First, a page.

-Original Programming. NFL Network and ESPN have evolved nicely in terms of original series crafted in addition to live gamecasts. 30 for 30, A Football Life, the Top 100 Players of 2014 and Hard Knocks are powerful examples of the popularity of the NFL behind-the-scenes. News/talk/analysis shows enrich this evolving pay-TV programming lineup.
Long Live Free TV?
So how long will fans of America's game be able to watch the NFL on free TV with antennas? Great question.
Given long-term broadcasting deals reached/extended with the NFL, the answer is for many years to come. That is, unless someone threatens to revamp the OTA ecosystem as happened in recent years.
Earlier this year, a few broadcast TV networks threatened to take their channels off the air and onto cable channels. That was in response an upstart company called Aereo that offered consumers OTA channels for about $8 a month. It did not, however, compensate the CBS, ABC, NBC and Fox for delivering their programming to Aereo customers.
Aereo employed an innovative tiny antenna model and technology that it used to power the TV service and its cloud DVR feature which attracted consumers in many of the early cities in which it deployed its offering (N.Y., Boston and Atlanta).
To make a long story short, broadcasters fought Aereo, with the case between the two eventually going to the U.S. Supreme Court where Aereo lost. Broadcasters have stuck with OTA.
It's difficult to imagine the end of OTA. Sure, the NFL leaving would be a devastating blow, but the league would seem to have little to gain from such a drastic move. If the NFL decided to create/add a live streaming service on the web, interest in TVs with antennas for OTA signals would drop. However, the NFL prefers to maintain all its revenue sources and deals with the big TV networks have helped it survive and thrive over the decades.
TV antennas, much like batteries, have stood the test of time without really evolving much. A breakthrough driven by broadcasters themselves would disrupt the status quo and potentially change the game for fans.
HBO NOTE: You also need to account for change from the content owner side. Yesterday, HBO when on record with plans to launch a web-only, direct-to-consumer service next year. Though hardly unexpected, this landmark development portends to affect the future of channel packages and may lead other content owners to follow the premium channel's lead.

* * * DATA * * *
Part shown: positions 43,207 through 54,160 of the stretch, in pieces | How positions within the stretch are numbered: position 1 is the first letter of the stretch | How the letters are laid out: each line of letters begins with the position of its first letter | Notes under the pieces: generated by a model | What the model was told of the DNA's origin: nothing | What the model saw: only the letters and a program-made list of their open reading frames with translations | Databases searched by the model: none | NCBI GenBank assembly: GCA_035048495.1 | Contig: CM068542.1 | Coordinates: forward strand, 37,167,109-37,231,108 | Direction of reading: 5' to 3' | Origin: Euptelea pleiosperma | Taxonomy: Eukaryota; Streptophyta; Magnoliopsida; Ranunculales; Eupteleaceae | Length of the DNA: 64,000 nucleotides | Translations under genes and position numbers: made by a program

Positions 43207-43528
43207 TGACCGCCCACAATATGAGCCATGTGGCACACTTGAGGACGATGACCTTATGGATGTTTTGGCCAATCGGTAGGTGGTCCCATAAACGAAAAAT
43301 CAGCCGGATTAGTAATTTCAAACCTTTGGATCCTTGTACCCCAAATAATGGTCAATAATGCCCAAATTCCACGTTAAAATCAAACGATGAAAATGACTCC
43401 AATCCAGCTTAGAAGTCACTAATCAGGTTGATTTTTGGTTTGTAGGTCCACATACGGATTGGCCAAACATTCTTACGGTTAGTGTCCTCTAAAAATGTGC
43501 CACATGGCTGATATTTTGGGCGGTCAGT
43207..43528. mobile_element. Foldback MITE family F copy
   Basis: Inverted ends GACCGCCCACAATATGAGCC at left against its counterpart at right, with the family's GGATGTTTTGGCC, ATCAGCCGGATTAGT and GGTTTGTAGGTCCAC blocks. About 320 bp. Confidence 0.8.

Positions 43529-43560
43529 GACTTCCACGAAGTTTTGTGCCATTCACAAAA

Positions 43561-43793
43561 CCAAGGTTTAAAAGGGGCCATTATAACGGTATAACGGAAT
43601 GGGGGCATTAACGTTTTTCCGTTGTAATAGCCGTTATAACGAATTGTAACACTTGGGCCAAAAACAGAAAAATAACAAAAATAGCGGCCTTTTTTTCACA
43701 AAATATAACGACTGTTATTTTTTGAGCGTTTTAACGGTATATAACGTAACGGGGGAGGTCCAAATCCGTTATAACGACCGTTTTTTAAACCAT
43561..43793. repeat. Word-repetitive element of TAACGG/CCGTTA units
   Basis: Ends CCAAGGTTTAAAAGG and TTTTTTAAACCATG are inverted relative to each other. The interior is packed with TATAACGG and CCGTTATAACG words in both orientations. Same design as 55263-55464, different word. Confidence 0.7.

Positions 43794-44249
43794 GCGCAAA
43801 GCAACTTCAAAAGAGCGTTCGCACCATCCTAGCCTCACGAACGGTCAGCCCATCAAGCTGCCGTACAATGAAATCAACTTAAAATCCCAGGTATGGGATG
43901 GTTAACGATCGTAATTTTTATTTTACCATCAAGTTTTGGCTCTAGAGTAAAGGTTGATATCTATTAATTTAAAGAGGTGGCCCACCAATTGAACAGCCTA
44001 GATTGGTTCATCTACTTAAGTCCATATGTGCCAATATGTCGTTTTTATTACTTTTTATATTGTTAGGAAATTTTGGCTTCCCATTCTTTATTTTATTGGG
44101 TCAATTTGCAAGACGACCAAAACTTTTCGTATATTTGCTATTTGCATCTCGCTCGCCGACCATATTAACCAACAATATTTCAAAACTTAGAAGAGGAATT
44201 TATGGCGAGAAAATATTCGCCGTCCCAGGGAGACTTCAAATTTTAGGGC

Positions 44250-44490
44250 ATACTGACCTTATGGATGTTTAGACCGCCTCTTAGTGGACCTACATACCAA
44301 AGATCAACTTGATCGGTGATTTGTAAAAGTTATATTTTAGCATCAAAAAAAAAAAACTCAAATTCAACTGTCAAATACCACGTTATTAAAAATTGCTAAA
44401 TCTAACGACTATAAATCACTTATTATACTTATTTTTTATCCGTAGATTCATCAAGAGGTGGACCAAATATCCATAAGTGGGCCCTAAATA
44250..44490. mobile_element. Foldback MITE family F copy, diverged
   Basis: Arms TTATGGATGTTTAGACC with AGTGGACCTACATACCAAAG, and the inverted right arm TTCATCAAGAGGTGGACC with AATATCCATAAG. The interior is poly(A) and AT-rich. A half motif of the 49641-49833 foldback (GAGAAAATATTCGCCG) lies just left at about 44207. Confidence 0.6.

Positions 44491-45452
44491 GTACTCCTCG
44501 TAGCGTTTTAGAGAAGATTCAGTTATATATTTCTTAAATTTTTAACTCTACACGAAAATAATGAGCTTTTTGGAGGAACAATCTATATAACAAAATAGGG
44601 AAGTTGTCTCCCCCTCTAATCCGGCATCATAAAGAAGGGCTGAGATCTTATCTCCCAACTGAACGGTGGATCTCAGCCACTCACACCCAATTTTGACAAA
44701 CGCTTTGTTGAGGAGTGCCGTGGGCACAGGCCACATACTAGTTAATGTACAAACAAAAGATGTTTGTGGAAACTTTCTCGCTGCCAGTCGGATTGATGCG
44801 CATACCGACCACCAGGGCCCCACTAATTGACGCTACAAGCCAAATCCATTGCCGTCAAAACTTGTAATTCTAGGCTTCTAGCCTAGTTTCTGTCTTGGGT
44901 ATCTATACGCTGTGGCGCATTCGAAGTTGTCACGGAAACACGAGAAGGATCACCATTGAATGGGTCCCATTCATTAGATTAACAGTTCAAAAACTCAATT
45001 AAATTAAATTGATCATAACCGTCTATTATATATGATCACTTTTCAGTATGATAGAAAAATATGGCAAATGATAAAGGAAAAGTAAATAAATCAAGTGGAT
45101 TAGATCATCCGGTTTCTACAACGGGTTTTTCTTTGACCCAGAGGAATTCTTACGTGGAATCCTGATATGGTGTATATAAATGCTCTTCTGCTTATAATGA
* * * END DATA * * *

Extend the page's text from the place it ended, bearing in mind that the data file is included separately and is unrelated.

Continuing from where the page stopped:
Getting TV-top Guidance
TV antennas – like batteries - have stood the long test of time because they have evolved with the times and because the broadcast industry has continued its longstanding practice of sending TV signals over-the-air to consumers. When the industry moved from analog to digital transmission, the need for antennas/converter boxes and related devices continued.
So what do you need? It depends.
It depends largely on your proximity to a TV station. Often, the closer you are, the better the chance that an indoor antenna will meet your needs. However, if you live far from a broadcast outlet and your TV signal is low, you probably need an outdoor antenna for your roof/side of house that then has to be connected to the TV. Outdoor antennas can require installation services if you're not a "DIY guy."
There are other factors, so I recommend checking out the cool resources at the FCC that includes guidance, broadcast coverage maps and more at http://www.fcc.gov/guides/antennas-and-digital-television .
And because antennas are connected to in-home personal electronics devices, magazines like Consumer Reports, which educate, review and recommend available models of products should give you some guidance on the strengths and weaknesses of units by price range and other metrics.
The Bottom Line
No single programming option is enough for real fans of a sport that fast-approaching year-round status. Combinations of options including the web and wireless can provide a more full-bodied experience to sports fans but still incomplete of they lack pay-TV only channels and networks.
How do you feel about this situation? Sound off!
..And stay tuned!
Bob Wallace is a technology journalist with over 30 years of experience explaining how new services, apps, consumer electronic devices and video sources are reshaping the world of communications as we know it. Wallace has specific expertise in explaining how and why advances in technology, media and entertainment redefine the way football fans interact with the league, teams, players and each other. He's the Founder of Fast Forward Thinking LLC.